As in previous years, most of the selected papers concern the medium and long-term complications of cancer therapy. Issues related to long-term surveillance strategies represent an emerging topic of discussion. In comparison with previous years, this year we have found few truly original and innovative studies. Rather, the attention of the researchers seems to be focused on confirming and consolidating acquired data, in particular:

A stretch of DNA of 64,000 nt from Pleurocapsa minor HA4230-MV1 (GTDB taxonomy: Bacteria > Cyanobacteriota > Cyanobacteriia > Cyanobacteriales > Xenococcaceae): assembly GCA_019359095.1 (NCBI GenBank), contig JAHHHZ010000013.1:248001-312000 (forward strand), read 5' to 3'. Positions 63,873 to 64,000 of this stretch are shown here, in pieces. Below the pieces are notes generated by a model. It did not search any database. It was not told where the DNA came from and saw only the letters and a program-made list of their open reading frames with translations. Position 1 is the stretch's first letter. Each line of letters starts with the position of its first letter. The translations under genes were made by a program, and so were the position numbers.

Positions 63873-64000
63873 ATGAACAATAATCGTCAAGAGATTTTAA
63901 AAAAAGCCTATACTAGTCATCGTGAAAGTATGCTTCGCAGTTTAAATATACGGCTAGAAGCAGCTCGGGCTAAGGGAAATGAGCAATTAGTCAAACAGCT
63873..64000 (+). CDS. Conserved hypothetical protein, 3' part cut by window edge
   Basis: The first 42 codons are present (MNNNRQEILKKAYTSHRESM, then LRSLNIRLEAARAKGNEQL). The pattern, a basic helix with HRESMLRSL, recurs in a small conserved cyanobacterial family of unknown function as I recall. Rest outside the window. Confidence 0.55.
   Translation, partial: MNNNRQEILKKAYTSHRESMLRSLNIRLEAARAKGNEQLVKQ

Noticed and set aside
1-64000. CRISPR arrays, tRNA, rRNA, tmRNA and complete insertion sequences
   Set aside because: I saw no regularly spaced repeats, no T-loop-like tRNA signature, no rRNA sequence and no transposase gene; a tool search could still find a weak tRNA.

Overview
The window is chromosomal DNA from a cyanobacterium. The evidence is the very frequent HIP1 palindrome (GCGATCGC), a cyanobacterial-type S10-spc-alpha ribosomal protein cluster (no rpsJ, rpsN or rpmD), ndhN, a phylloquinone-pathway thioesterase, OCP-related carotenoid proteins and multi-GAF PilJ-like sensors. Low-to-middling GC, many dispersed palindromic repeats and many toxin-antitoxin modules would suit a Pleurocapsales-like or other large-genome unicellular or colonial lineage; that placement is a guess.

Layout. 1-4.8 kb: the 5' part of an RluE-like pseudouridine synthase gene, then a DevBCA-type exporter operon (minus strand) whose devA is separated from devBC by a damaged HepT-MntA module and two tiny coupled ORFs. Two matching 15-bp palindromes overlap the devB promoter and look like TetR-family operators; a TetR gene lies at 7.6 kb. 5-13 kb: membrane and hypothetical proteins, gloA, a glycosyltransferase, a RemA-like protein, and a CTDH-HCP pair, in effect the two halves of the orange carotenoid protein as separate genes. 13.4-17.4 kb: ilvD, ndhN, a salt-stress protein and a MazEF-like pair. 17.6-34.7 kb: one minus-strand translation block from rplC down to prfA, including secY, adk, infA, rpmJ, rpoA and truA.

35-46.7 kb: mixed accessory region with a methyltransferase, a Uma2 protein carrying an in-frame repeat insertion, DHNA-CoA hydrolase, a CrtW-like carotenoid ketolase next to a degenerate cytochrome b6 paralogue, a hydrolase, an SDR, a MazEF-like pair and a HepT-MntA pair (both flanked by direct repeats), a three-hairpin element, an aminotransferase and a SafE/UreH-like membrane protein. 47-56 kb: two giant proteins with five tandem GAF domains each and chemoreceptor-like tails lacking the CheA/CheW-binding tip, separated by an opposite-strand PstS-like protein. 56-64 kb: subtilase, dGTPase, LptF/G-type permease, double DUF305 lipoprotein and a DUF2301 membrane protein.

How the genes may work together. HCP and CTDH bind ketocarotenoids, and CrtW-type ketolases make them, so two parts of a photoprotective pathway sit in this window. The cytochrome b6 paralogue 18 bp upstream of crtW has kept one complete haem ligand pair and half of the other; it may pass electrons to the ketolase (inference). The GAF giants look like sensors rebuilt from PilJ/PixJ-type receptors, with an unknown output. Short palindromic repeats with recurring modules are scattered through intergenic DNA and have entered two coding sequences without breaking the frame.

The development of subsequent neoplasms in childhood cancer survivors does not correlate with the use of substitutive therapy with growth hormone, but seems to be primarily associated with the use of radiotherapy. The hormone deficiencies resulting from cancer treatment are predominantly secondary to radiotherapy. Chemotherapeutic drugs cause a minor long-term endocrine damage, although some of them (particularly alkylating agents) have a significant gonadotoxic effect. Novel genetic markers influencing detrimental effects of chemotherapy on long-term ovarian function have been reported. The identification of these markers can improve the development of risk prediction models. Fertility preservation programs, including ovarian tissue cryopreservation, would benefit from personalized counselling directed to adolescent and young adults at higher risk of gonadotoxicity.